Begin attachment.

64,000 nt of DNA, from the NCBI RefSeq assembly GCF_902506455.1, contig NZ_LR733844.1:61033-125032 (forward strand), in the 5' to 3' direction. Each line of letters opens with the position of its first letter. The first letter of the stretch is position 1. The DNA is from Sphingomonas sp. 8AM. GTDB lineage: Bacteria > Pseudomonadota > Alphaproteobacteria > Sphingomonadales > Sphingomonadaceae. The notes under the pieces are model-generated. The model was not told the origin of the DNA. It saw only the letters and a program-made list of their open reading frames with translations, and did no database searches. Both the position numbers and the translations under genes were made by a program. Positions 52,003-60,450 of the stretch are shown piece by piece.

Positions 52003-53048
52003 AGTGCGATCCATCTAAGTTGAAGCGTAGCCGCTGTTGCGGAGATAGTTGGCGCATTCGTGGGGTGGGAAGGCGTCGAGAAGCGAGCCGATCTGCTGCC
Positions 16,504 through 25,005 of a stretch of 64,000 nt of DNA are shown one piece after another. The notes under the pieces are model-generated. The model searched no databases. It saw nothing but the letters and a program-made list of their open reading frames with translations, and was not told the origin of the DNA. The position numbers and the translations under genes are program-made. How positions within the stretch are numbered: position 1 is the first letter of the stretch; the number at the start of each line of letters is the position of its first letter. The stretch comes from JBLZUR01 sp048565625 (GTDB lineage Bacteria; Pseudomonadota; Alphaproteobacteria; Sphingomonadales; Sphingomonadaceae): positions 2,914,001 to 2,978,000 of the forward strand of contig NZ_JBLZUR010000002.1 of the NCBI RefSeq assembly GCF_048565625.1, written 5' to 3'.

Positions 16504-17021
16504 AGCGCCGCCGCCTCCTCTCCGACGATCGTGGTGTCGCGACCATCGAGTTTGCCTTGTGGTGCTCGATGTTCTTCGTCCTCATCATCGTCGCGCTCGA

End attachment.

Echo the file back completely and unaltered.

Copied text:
64,000 nt of DNA, from the NCBI RefSeq assembly GCF_902506455.1, contig NZ_LR733844.1:61033-125032 (forward strand), in the 5' to 3' direction. Each line of letters opens with the position of its first letter. The first letter of the stretch is position 1. The DNA is from Sphingomonas sp. 8AM. GTDB lineage: Bacteria > Pseudomonadota > Alphaproteobacteria > Sphingomonadales > Sphingomonadaceae. The notes under the pieces are model-generated. The model was not told the origin of the DNA. It saw only the letters and a program-made list of their open reading frames with translations, and did no database searches. Both the position numbers and the translations under genes were made by a program. Positions 52,003-60,450 of the stretch are shown piece by piece.

Positions 52003-53048
52003 AGTGCGATCCATCTAAGTTGAAGCGTAGCCGCTGTTGCGGAGATAGTTGGCGCATTCGTGGGGTGGGAAGGCGTCGAGAAGCGAGCCGATCTGCTGCC
Positions 16,504 through 25,005 of a stretch of 64,000 nt of DNA are shown one piece after another. The notes under the pieces are model-generated. The model searched no databases. It saw nothing but the letters and a program-made list of their open reading frames with translations, and was not told the origin of the DNA. The position numbers and the translations under genes are program-made. How positions within the stretch are numbered: position 1 is the first letter of the stretch; the number at the start of each line of letters is the position of its first letter. The stretch comes from JBLZUR01 sp048565625 (GTDB lineage Bacteria; Pseudomonadota; Alphaproteobacteria; Sphingomonadales; Sphingomonadaceae): positions 2,914,001 to 2,978,000 of the forward strand of contig NZ_JBLZUR010000002.1 of the NCBI RefSeq assembly GCF_048565625.1, written 5' to 3'.

Positions 16504-17021
16504 AGCGCCGCCGCCTCCTCTCCGACGATCGTGGTGTCGCGACCATCGAGTTTGCCTTGTGGTGCTCGATGTTCTTCGTCCTCATCATCGTCGCGCTCGA